The Robins

Outside my window is a bush. The bush only recently received its summer coat of leaves. Today I noticed that two robins are building a nest. The nest is hidden inside the bush. I can see the robins with bits of material in their beaks climbing into the bush from the bottom. I can see the bush rustle a bit as the bird climbs into its nesting location. Then I see the bird come out the top, minus the nesting material.

The universe can be contemplated in the silence of my room. I can see the bush go through its seasons of life and death as spring leaves turn brown and fall off in the fall. Then the bush sits in our frigid winter, waiting for spring. I can see clouds cross the sky. I can see the sun come up and go down. I can see other humans walking their dogs.

I take myself on a contemplative journey without leaving my table. I have become as nothing and nobody to the world. Yet the universe knows I am there thinking and observing. I accept that I have spent my life seeking my higher self. I get glimpses of this Self, sort of. The knowledge of my higher self is like the knowledge of the robins in the bush. I can see the bush shake, but I cannot see the bird. Hidden in the bush, new life will spring forth. Is this knowledge enough? It must be. Further knowledge is beyond my senses. Further knowledge can be known with my non-physical senses. Humans have this strange intuitive sense of knowing. Humans have this strange experience of the world through the lens of consciousness. Contemplate. Let go of everything else.

I accept that I am off grid from the world of achievement.

The Pain Cave – The Day After

I ran an ultramarathon yesterday, but only 31 miles.

The day began auspiciously as I woke up one minute before the alarm at 3:45. Sometimes, I don’t sleep or can’t make myself get out of bed. But this time, I bounded out of bed eagerly. The weather is another reason I sometimes can’t make myself go to a race. But the weather for this race was near perfect: sunny but coolish. It was windy but the temps were warm enough that the wind could be tolerated. It was cold enough that I could wear my lightweight cargo pants. A big advantage since I could put the nutrition in the pants pockets and keep my phone in the front of the hydration vest. The race was only an hour’s drive, south of Kansas City.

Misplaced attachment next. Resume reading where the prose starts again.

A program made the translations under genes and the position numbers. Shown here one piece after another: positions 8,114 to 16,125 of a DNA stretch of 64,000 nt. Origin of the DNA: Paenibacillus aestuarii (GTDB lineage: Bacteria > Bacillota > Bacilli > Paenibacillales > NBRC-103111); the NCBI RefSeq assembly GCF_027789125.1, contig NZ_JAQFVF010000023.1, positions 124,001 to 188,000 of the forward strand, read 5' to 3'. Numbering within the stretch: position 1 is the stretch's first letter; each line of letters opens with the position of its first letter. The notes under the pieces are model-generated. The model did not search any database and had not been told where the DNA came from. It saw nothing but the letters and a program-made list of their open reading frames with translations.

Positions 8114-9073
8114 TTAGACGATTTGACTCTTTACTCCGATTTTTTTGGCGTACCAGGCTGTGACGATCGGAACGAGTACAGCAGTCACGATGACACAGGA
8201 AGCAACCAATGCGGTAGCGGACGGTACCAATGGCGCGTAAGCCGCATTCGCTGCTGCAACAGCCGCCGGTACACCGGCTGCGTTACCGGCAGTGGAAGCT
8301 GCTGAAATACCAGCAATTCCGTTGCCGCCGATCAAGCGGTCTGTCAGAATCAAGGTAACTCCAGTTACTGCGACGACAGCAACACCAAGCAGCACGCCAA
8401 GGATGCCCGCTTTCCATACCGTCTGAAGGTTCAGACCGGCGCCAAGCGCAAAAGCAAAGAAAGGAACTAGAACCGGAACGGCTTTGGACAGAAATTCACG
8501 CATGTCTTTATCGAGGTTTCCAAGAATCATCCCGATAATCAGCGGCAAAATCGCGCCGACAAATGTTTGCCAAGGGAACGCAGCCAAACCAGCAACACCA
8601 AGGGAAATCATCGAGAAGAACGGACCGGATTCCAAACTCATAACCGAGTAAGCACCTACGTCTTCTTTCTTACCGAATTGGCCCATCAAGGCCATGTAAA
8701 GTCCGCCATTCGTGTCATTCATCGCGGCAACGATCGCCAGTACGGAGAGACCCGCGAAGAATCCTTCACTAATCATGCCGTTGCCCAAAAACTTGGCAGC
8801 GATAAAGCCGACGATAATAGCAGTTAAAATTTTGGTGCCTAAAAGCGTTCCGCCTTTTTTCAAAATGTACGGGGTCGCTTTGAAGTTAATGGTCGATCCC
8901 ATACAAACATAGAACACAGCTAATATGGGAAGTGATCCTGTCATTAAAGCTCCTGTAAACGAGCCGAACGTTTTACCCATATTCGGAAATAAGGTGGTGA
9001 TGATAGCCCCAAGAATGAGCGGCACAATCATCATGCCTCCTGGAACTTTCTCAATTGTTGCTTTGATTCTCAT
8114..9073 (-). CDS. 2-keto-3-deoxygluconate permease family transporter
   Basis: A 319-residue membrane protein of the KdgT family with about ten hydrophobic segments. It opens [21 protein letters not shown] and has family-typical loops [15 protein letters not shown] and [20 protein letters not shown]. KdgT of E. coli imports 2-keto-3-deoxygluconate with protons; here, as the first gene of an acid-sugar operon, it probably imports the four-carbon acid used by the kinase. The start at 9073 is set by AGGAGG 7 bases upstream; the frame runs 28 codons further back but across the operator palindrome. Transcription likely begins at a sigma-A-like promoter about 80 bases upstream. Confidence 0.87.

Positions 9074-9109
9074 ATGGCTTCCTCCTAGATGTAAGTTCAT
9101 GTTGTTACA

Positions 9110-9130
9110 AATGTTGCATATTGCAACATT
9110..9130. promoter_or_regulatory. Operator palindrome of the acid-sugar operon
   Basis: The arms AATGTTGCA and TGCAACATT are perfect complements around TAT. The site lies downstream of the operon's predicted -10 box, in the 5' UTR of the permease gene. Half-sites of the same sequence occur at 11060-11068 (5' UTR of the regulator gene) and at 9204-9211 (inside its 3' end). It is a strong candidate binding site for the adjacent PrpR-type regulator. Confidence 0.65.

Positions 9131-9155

Before the start
National Anthem

The course was a rails-to-trails trail, pretty much totally flat. You can see from the trees that spring is only starting to spring in Kansas.

Ultramarathons and marathons are two different animals to me. I might train for and race a marathon. I did that last October, finishing 26 miles in about 5:22. An ultramarathon? I just try to survive. Sometimes I don’t survive, quitting instead. But this race was an out and back course. That means that the outbound 15.5 miles were easy. Then the way back must be completed, survived, because that is where the car is. My overall time was 7:32, but that includes five stops at aid stations and three bathroom stops. Moving time was 7:18. I was traveling faster than it appears overall. Pretty happy with that.

I got interested in ultramarathons after leaving the monastery in 2003 because people were writing about the transcendence aspect of ultramarathons. Going into the pain cave and exploring the mental state. I don’t think I have ever accomplished a transcendent mental state during an ultramarathon. Sometimes I cry when I see the finish line, however. I have been amazed at myself. I wonder how I did that. As a 63-year-old, I continue to wonder how I do endurance races.